Predictably, the church saw the famine as a punishment from God, and bad omens seemed to be everywhere. A comet appeared in the sky from late 1315 to early 1316 and elsewhere a blood-red cross was observed in the heavens. The archbishop of Canterbury exhorted priests to hold barefoot processions while chanting prayers and reciting mass in order to try to appease an angry deity. Of course, none of it worked and as the torrential rains of summer and autumn changed into a severely cold winter it must have seemed like the end of times to a starved populace. But worse was to come.
Once again, heavy rains appeared during late spring and lasted throughout the summer into Autumn. As well as famine, an epidemic of some kind of enteric disease, started to kill people. Although it is hard to prove what this disease was, the most likely candidate is typhoid. Likewise, it is hard to get a true estimate of the number of deaths in England from both disease and famine as direct records were not kept. However, it is possible to get an estimate from records of manorial heriots, and also from accounts from Flanders. It seems that the average death rate was around 10 %, although many more would have been weakened or incapacitated to the point of being unable to work or grow food. In some places it was said that bodies went unburied because there was no-one able to bury them. The chronicler of the Vita Edwardi Secundi records that:
After the celebration of Easter the dearth of grain began to increase greatly. Such a scarcity has not been seen in our time in England, nor heard of for a hundred years. For the bushel of wheat was sold in London and its vicinity for 40 pence, and in other less thickly populated parts of the country thirty pence was a common price. Indeed during this time of scarcity a great famine appeared, and after the famine came a severe pestilence, from which many thousands died in different places. I have even heard it said by some, that in Northumbria dogs and horses and other unclean things were consumed as food… a fruitful land is turned into barrenness; the inclemency of weather destroys the fatness of the land; wheat is sown and tares are brought forth.
The ordinance fixing food prices was repealed and the reason given by the Annales Londonienses: “they ordained that the ordinance regarding livestock, fowl, and eggs should not stand, because few were found on account of the dearth and lack of victuals.” The number of recorded food thefts also rose, those still with supplies being targeted by those without.
The sheep murrain continued unabated during 1316. Some of the great estates’ flocks sustained heavy losses. For example, on the royal estate at King’s Clipstone, the flock was reduced by nearly half, the heaviest losses seen in lambs and yearlings. It also lost 159 of its goat herd of 193. Church flocks were also badly hit: Bolton Priory lost over two thirds of its flocks between 1315 and 1317. The biggest effect the sheep murrain had, nationally, was the fall in exports of wool, England’s most valuable exportable commodity. Over this two year period England saw a drop of wool revenues of about £3000. It must be emphasized though that this murrain, although devastating in its geographical extent, was nothing new: other murrains had swept through sheep flocks in the past, one particularly devastating period being the late 1270s. In this context, it was nothing on the scale of the cattle murrain that was to hit England in 1319 (more of that in the next post) – a disaster among cattle herds never seen on that scale in Britain perviously. It was, though, one more factor that contributed to these years being such an agricultural catastrophe.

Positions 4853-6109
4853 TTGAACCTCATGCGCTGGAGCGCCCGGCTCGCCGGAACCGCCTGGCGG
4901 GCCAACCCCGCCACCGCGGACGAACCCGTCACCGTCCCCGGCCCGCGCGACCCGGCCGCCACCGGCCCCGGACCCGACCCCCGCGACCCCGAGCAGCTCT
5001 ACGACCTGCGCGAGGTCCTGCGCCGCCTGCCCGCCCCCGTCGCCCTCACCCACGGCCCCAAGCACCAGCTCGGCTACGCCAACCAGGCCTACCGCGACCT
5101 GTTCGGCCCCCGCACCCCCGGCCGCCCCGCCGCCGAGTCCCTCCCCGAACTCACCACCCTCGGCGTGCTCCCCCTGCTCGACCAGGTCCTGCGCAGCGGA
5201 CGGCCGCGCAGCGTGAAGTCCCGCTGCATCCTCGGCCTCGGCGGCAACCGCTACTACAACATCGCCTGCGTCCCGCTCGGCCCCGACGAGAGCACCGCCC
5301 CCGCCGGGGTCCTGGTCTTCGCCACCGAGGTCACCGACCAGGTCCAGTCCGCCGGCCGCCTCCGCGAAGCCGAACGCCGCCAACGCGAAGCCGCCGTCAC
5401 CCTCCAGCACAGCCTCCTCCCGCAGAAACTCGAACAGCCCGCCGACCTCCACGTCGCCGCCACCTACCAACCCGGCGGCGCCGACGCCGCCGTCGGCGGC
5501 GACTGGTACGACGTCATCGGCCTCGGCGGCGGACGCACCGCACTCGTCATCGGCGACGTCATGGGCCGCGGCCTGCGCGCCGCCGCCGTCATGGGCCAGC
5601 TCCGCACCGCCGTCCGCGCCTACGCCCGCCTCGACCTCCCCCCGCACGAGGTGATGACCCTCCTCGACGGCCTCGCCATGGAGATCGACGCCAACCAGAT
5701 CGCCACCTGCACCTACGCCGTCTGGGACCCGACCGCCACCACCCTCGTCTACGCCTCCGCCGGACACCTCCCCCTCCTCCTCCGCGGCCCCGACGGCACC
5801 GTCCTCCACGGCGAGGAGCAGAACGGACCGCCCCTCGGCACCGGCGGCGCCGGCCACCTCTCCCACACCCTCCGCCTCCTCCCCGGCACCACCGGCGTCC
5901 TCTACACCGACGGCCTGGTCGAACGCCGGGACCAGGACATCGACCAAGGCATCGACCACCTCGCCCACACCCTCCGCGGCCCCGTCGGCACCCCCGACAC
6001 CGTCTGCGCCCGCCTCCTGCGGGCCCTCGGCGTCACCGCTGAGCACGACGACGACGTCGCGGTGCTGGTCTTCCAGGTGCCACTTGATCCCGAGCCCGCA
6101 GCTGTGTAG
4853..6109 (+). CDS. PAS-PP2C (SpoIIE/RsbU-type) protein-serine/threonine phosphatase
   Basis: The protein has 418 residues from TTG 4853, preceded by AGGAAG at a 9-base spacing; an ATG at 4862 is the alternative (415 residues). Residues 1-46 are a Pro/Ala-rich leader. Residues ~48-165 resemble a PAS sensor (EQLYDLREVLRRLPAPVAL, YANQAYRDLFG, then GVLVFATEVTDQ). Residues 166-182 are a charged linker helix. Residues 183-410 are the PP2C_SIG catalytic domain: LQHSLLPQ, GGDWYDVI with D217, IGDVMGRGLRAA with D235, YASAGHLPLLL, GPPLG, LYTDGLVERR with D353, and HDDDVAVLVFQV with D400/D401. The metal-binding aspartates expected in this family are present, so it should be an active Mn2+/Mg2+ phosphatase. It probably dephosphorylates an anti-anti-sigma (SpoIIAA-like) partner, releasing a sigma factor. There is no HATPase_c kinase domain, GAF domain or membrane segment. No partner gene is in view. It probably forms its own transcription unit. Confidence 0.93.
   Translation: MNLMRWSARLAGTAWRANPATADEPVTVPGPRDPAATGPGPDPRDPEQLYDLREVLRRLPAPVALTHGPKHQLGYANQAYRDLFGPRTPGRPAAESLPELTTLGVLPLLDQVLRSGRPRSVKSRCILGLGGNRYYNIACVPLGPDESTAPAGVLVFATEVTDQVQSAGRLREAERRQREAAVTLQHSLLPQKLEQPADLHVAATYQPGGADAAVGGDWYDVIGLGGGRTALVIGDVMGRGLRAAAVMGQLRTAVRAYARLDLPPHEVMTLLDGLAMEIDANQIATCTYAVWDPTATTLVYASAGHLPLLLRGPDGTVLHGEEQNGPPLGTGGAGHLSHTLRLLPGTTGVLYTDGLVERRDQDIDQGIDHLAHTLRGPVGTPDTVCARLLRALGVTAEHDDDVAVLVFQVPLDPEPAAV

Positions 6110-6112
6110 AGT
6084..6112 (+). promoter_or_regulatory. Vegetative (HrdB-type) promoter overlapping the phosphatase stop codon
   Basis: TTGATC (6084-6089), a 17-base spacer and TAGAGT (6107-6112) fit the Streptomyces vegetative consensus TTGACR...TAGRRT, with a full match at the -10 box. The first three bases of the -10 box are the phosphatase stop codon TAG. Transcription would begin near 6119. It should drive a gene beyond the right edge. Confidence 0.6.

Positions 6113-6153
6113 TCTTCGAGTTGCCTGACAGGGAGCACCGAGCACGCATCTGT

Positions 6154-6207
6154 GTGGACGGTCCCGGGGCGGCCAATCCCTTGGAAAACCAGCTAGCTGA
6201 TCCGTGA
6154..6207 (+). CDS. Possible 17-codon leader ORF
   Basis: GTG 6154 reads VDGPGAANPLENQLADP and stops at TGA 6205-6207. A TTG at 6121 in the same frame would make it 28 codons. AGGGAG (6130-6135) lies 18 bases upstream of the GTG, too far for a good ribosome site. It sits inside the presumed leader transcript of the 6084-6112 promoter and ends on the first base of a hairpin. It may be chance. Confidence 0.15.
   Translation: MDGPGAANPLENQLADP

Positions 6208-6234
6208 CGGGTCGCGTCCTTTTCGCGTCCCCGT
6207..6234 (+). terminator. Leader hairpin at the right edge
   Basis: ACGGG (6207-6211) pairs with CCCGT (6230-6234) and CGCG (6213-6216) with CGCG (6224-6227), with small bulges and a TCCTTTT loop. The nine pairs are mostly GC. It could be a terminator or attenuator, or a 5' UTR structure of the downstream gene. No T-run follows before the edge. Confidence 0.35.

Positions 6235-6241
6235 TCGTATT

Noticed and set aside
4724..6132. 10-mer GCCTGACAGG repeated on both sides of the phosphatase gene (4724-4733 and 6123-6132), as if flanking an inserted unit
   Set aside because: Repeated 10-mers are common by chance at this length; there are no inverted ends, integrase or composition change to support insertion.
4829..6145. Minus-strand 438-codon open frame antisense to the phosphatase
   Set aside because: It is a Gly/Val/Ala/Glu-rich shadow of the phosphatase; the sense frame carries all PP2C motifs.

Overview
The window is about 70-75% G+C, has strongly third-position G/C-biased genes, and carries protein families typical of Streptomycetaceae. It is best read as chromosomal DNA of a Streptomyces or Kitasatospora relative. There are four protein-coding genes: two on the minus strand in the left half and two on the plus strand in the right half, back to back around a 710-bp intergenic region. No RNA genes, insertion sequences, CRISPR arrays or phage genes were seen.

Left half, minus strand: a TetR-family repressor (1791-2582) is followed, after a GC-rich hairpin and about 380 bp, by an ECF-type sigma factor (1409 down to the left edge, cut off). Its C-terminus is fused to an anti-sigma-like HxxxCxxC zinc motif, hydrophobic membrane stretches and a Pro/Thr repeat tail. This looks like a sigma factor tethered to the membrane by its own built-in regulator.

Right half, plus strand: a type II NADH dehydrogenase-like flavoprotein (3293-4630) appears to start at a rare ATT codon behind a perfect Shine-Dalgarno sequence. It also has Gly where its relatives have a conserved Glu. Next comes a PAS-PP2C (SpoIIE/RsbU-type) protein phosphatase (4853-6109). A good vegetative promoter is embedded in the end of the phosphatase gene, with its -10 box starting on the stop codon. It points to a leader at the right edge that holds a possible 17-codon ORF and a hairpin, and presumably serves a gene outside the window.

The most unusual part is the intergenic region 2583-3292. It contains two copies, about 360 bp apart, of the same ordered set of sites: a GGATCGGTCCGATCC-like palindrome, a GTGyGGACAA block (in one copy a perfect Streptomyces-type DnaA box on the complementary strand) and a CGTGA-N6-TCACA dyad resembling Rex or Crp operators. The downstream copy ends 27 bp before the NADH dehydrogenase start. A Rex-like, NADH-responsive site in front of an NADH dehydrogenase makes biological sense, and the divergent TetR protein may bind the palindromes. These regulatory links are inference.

As mentioned before, not all estates suffered equally during these years. Those situated on good, well drained land in the south, still managed to bring in a surplus of corn (even if the harvest was less than normal) and were able to sell it at a profit. For example, the estates of the Bishop of Winchester made 23% more in revenue than in previous years. On the other hand, those estates that were badly hit saw not only a decrease in harvest but also vacated tenancies and many holdings changing hands where peasants could no longer afford to pay rents. This was at its worst in the north, where Scottish raiding saw whole tenements destroyed and holdings lost. The people living and farming there lost everything.
* Although the whole of Britain, as well as most of Europe suffered similarly from the weather conditions, famine and murrains, this post looks mainly at England. But bear in mind, England was not in isolation from events elsewhere and the effects of the weather elsewhere, was also felt by England in terms of reduced imports of foodstuffs (eg., wine from France).
“The Great Famine and the Agrarian Crisis in England 1315-1322”, Ian Kershaw in Past and Present No 59, pp. 3-50
Johannis de Trokelowe et Henrici de Blaneforde, Chronica et Annales, ed. Riley
The Brink of Apocalypse, John Arberth, Routledge 2000
Chronicles of the Reigns of Edward I and Edward II, ed. William Stubbs
Vita Edwardi Secundi, ed.Wendy R. Childs